Dahlia was about to say “yes” when it hit her... she couldn’t have Ben, Erika, and Gavi in her life with her father. She wouldn’t have her siblings with her father. Oh it was conceivable that maybe Xana and Gene could someday have more children...but it would never be Ben, Erika, and Gavi. Her mother told her that there was no reason for her to marry Daisy, if Gene was alive. And definitely there would be no Ben, if Gene McInnis was alive because Jake wouldn’t have been in the picture…

Her siblings annoyed the hell out of her. But Dahlia couldn’t imagine her life without them.

“You have no poker face either,” Gene smiled wanly. “Your mother loves playing poker with me because I have the most obvious tells. You do too. It’s a McInnis thing.”

Rubbing her face, Dahlia muttered under her breath. “This wasn’t supposed to happen this way.”

“I’d say I’m sorry,” Gene admitted as he got up. “But I had a feeling it was going to work out this way. On the other hand, you just convinced me this was the right thing to do.”

Dahlia looked up at her father. “Were you considering not going?”

“No,” Gene said quietly. Leaning down to help his daughter up he said, “But it helps me to know that for you to have whatever life it is you just imagined I need to do what it is I need to do.” Brushing an errant curl out of her face he said, “I suspected before now that there would be a good chance that I don’t make it out.” When his daughter looked up at him with tears in her eyes, he said, “Sounds pointless I know. So why do it? Why do it at all? Because someone has to try and that someone might as well be me.” Exhaling he said, “I just...I had a moment before, well before you came now. I suppose it’s normal. And seeing you helped me realize that I had to do this. Reminded me of why I’m doing this.”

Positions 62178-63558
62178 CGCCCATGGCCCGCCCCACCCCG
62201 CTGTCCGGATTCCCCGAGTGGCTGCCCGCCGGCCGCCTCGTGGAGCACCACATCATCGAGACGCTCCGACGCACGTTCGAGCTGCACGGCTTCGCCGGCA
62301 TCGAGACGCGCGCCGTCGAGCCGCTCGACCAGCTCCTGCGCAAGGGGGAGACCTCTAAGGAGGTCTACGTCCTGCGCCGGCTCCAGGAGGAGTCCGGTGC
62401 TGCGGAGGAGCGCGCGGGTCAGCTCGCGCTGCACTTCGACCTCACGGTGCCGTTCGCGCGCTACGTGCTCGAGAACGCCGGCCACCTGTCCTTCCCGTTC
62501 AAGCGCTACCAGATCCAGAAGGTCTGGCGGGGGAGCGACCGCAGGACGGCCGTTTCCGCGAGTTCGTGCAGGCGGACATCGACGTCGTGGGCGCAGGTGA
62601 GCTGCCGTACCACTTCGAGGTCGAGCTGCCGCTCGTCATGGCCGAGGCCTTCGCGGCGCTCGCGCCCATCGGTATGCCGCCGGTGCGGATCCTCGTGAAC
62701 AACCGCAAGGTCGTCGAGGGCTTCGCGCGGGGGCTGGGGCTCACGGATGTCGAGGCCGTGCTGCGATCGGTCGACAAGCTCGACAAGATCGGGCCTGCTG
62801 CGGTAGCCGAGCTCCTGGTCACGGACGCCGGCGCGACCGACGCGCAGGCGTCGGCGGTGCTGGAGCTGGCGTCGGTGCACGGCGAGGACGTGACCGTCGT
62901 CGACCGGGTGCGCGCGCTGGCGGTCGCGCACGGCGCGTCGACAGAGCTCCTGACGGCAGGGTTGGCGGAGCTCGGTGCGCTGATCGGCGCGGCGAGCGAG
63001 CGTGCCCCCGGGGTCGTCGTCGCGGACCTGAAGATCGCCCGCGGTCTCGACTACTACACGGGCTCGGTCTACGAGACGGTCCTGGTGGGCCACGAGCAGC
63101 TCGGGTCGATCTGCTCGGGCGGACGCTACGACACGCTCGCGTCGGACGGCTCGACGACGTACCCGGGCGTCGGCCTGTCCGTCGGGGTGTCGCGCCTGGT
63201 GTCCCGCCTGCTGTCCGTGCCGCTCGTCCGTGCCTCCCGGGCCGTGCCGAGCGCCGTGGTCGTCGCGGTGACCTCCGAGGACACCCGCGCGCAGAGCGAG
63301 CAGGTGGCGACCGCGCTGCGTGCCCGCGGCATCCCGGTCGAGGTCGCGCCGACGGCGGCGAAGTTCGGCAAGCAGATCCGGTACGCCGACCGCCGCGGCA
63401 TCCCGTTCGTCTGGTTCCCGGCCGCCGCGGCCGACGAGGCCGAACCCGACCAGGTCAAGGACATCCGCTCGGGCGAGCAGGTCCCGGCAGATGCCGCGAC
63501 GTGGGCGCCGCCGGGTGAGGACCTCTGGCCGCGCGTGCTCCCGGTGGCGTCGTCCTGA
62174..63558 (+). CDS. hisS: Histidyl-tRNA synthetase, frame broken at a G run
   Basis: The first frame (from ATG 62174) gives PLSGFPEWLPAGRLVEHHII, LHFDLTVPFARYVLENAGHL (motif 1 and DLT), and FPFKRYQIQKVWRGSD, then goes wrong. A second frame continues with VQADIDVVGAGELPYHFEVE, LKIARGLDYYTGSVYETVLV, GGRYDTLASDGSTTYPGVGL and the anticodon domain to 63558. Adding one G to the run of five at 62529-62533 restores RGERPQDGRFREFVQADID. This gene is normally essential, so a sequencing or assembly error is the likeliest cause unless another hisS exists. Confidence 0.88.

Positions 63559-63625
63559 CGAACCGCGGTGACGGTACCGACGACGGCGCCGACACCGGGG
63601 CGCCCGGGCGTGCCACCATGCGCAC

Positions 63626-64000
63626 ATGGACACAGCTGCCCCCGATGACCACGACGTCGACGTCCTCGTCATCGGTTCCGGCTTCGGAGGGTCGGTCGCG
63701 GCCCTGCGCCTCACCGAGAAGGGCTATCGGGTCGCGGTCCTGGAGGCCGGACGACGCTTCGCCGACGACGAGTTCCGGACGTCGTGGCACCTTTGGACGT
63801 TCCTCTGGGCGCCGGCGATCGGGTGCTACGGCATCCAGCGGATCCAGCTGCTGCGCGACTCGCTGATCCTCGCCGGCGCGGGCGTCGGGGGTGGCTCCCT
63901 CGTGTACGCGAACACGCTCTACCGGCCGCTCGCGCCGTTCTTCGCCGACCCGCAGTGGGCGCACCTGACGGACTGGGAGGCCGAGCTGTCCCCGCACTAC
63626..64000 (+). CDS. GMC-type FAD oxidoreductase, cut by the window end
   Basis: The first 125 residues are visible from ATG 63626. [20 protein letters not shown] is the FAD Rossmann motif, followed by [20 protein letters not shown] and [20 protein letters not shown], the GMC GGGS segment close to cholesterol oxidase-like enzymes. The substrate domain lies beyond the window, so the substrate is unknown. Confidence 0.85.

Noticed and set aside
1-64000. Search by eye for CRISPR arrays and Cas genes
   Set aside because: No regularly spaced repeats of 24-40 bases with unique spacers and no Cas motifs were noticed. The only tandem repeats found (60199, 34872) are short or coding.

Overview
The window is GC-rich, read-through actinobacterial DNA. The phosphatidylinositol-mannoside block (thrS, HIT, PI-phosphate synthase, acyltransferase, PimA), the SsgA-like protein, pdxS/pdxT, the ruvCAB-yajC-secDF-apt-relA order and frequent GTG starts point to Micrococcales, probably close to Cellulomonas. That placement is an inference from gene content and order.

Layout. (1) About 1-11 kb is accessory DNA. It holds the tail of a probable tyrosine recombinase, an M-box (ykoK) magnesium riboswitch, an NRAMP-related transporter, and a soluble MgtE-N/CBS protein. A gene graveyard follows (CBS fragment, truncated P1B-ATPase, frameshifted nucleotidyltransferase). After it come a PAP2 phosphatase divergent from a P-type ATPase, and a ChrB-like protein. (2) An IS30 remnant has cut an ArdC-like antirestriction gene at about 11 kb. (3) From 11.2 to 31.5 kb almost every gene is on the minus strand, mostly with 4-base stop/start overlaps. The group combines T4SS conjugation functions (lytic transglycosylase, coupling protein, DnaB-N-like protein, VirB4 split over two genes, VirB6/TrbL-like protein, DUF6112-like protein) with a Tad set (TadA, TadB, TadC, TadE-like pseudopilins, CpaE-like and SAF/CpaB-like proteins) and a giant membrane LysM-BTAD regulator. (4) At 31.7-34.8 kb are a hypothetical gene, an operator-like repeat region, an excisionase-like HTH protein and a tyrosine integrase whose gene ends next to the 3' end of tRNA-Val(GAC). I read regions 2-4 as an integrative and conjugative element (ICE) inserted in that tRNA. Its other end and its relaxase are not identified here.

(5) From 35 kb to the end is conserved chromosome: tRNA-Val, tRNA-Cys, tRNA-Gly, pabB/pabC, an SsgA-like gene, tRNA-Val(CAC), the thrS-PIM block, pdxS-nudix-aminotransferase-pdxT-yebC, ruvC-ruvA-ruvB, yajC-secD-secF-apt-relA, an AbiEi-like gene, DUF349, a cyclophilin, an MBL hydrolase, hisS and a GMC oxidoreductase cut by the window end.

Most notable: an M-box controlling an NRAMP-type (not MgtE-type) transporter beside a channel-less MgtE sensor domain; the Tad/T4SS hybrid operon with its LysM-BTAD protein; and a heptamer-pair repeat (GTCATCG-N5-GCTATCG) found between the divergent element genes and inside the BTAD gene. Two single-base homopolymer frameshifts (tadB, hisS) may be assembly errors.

Smacking her head once she stood up, Dahlia groaned. “This is the bootstrap; I’m the bootstrap.”

Gene looked at Dahlia and then laughed at that. “My little time-traveling daughter, you think we’ve finally caught up in our own paradox? That I couldn’t take the next step without you coming and us having this conversation--”

“--no matter how much I have wished for you not to take it, yes, I think that’s it,” Dahlia finished off.

The Bajoran/Human male thought about that and nodded in affirmation. “Do me a favor? The last one I’ll ever ask of you.” Leaning in, he said, “Don’t tell your mother. It will make her more pissed at me then she will probably already will be at me for all this.”

“You know she’s going to be mad and you’re still doing it?” Dahlia asked. When Gene nodded, the teenager exhaled and grinned. “Mad respect.”

Gene laughed at that. “Well I’ve got that going for me at least.” Holding out his arms, he hugged his daughter for the last time (and the only time his daughter remembered), “Thank you for coming Dahlia.”


Location: BAJOR; Tinuviel Valley -> Temple
Time: Gene is 29; Jenny is 28; Dahlia is 13 and 2; Xana is 31

She had felt the shimmer, but for the first time Dahlia had felt peace with it.

What surprised her was that she did not go into the space bubble but she was back on BAJOR but with no discernable idea of where, and more importantly when she was. The teenager had thought she would be done with this whole “Q yank her out of her daily existence to see something from the past” but clearly not.